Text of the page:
The HOT-HMV Trial:

Key takeaways and steps for setting a new standard of care

 

While home oxygen therapy offers significant benefits to patients with COPD, new data show that an additional intervention can multiply the gains. We’ll show you what you need to know and how you can help redefine quality care in your practice.

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NIV usage: then and now

 

Noninvasive ventilation (NIV) was originally used to treat neuromuscular disease. But new evidence now strongly supports the use of NIV to treat patients with advanced COPD.1

 

Recently, NIV usage has increased in hospitals to treat COPD exacerbations, which can be difficult for the patient, and costly to healthcare systems worldwide.2,3

 

But, when patients are discharged, they are often armed only with oxygen, medication, and an inhaler. While these measures can suffice for some patients, others require more to keep them healthy at home.

 

This is where the addition of home mechanical ventilation or non-invasive ventilation comes into play.

 

A new study supported by funding and product by Philips Respironics and ResMed found unprecedented benefits in using home oxygen therapy (HOT) in addition to home mechanical ventilation (HMV) in patients with COPD and chronic hypercapnia.4

 

Let’s take a closer look at the study and what it means for your practice.

Proven benefits you can’t ignore

Increasing time between readmission with HOT HMV

Conclusion:

 

In patients with persistent hypercapnia, following an acute exacerbation of COPD, the addition of home NIV to home O2 therapy prolonged the time to readmission or death within 12 months by 50%.

The data from the HOT HMV trial provides
hope to patients who previously had no other options.” 

–Dr. Nicholas Hart, St. Thomas’ Hospital

What role can you play in implementing this new approach? 

 

We’ll show you how to lead your institution into the future of care for advanced-stage COPD patients.  

Here are the 4 key steps:

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Identify COPD patients who are best candidates to receive NIV at home following an acute exacerbation requiring hospitalization.

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See patients in clinic for a follow-up two to four weeks after discharge.

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Assess arterial blood gas measurements. 

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If PaCO2 >7 kPa or if there is >53 mmHg begin treatment with HOT HMV.

Improved quality of care—but at what cost?

Improving quality of care-but at what cost? icon

The use of HOT HMV can put your institution on the cutting edge of care delivery and performance, in ways such as4:

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Reducing the frequency of exacerbations

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Reducing readmissions and associated costs and penalties

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Keeping patients self-managing in the comfort of their home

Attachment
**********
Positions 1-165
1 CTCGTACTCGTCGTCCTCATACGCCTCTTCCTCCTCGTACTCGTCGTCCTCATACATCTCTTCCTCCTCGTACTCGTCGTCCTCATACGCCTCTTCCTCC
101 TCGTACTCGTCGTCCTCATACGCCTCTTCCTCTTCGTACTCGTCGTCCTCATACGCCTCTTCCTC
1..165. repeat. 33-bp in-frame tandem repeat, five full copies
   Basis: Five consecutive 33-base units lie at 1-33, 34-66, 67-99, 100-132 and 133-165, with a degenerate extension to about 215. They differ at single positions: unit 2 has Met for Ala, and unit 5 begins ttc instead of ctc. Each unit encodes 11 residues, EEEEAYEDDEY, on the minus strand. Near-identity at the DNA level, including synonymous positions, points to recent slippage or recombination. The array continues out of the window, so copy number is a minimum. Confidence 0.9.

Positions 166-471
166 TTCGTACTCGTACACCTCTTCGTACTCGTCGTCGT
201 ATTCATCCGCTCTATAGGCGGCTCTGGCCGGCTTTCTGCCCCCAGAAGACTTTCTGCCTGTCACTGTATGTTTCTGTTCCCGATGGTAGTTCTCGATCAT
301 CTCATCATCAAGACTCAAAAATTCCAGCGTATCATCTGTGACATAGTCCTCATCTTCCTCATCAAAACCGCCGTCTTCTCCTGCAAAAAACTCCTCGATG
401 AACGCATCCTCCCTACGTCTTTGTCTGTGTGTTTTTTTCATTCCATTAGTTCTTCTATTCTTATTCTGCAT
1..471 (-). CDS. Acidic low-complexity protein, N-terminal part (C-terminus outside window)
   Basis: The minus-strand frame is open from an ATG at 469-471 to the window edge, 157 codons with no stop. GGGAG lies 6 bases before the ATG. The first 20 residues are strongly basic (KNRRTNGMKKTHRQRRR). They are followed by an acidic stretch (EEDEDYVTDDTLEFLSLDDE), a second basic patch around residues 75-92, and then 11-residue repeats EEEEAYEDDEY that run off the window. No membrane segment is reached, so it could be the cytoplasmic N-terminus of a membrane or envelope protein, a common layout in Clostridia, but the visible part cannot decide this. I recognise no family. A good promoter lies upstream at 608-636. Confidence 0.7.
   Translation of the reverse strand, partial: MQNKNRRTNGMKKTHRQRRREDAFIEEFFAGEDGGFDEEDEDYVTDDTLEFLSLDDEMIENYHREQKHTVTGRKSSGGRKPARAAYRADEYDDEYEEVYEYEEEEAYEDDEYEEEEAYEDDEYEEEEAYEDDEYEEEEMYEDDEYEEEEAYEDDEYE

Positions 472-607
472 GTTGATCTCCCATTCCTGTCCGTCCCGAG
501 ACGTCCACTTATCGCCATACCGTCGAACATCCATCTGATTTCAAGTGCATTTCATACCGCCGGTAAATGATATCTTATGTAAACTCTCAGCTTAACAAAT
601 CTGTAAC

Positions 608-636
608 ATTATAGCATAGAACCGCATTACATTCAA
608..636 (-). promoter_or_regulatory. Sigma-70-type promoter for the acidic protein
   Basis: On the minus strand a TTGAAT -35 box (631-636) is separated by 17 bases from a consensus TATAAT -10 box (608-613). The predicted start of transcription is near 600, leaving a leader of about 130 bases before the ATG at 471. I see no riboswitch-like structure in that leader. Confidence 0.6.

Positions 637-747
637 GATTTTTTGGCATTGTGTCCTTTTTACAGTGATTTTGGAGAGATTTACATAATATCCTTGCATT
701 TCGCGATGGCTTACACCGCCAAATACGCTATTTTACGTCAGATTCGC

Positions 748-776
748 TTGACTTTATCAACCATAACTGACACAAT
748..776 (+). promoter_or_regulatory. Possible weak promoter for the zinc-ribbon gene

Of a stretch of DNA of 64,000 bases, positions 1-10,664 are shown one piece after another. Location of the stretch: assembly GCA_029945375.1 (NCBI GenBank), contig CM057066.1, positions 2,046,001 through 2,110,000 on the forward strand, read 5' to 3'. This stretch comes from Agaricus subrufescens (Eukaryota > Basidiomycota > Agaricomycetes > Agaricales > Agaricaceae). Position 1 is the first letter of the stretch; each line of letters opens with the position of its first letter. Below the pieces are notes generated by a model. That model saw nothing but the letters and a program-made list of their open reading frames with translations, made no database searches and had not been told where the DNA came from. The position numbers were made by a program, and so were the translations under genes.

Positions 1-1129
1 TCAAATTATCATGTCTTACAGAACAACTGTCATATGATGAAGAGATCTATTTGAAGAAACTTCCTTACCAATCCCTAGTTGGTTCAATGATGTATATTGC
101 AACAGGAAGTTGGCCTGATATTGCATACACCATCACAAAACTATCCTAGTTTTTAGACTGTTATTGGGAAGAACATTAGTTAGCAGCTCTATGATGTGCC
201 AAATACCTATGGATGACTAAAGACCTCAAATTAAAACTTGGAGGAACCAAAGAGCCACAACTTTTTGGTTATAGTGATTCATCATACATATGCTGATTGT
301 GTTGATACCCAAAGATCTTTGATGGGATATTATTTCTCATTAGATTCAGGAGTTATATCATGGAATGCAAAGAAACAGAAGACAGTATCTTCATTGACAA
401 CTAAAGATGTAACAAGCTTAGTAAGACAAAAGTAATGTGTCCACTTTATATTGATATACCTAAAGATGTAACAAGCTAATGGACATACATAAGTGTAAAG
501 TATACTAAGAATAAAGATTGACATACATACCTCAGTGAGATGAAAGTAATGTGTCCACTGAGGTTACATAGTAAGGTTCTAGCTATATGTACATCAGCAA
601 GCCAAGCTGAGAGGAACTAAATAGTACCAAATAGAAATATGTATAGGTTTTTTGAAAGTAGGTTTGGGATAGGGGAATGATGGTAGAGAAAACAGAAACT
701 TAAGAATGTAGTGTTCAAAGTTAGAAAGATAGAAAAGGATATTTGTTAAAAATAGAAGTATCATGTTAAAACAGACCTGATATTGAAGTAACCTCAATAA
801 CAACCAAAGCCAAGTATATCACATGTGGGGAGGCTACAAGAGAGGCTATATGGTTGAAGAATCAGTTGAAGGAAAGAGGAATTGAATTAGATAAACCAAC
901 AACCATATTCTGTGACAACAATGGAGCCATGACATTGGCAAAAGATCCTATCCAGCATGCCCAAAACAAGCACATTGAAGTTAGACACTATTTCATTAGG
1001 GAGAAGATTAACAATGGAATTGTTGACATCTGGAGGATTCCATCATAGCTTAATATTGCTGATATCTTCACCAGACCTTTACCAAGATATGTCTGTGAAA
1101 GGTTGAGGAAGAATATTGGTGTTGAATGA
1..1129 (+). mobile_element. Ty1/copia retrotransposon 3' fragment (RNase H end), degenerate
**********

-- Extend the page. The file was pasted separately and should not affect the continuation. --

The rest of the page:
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Improving patients’ quality of life 

Raising the standard of care starts with you

 

Today, nearly one in four patients will be readmitted following an acute exacerbation.6 Not only does this affect patients’ quality of life, but multiplies costs and penalties throughout health systems.

 

With the proven benefits of the HOT HMV study, patients and clinicians now have hope for better outcomes. This additional avenue of intervention has the potential to change how COPD patients are treated worldwide.

 

But don’t let the benefits pass you by. Begin exploring this new intervention today and help create unprecedented benefit for healthcare systems, and the patients you serve.

References: 1. Global Initiative for Chronic Obstructive Lung Disease. Global Strategy for the Diagnosis, Management, and Prevention of Chronic Obstructive Pulmonary Disease. 2017 Report. http://goldcopd.org/gold-2017-global-strategy-diagnosis-management-prevention-copd/. Accessed June 1, 2017. 2. Chevrolet JC, Jolliet P, Abajo B, Toussi A, Louis M. Nasal positive pressure ventilation in patients with acute respiratory failure. Difficult and time-consuming procedure for nurses. Chest. 1991;100(3):775-782. 3. Nava S, Evangelisti I, Rampulla C, Compagnoni ML, Fracchia C, Rubini F. Human and financial costs of noninvasive mechanical ventilation in patients affected by COPD and acute respiratory failure. Chest. 1997;111(6):1631-1638. 4. Murphy PB, Rehal S, Arbane G, Bourke S, Calverley PMA, Crook AM, Dowson L, Duffy N, Gibson GJ, Hughes PD, Hurst JR, Lewis KE, Mukherjee R, Nickol A, Oscroft N, Patout M, Pepperell J, Smith I, Stradling JR, Wedzicha JA, Polkey MI, Elliott MW, Hart N. Effect of Home Noninvasive Ventilation With Oxygen Therapy vs Oxygen Therapy Alone on Hospital Readmission or Death After an Acute COPD Exacerbation A Randomized Clinical Trial. JAMA. Published online May 21, 2017. doi:10.1001/jama.2017.4451. 5. Gunning KE. Pathophysiology of respiratory failure and indications for respiratory support. Surgery (Oxford). 2003;21:72-76. 6. National Quality Measures Clearinghouse (NQMC). Measure summary: Chronic obstructive pulmonary disease (COPD): hospital 30-day, all-cause, risk-standardized readmission rate following acute exacerbation of COPD hospitalization. National Quality Measures Clearinghouse (NQMC) Web site. https://www.qualitymeasures.ahrq.gov/summaries/summary/49195/chronic-obstructive-pulmonary-disease-copd-hospital-30day-allcause-riskstandardized-readmission-rate-following-acute-exacerbation-of-copd-hospitalization. Published October 1, 2015. Accessed June 1, 2017.
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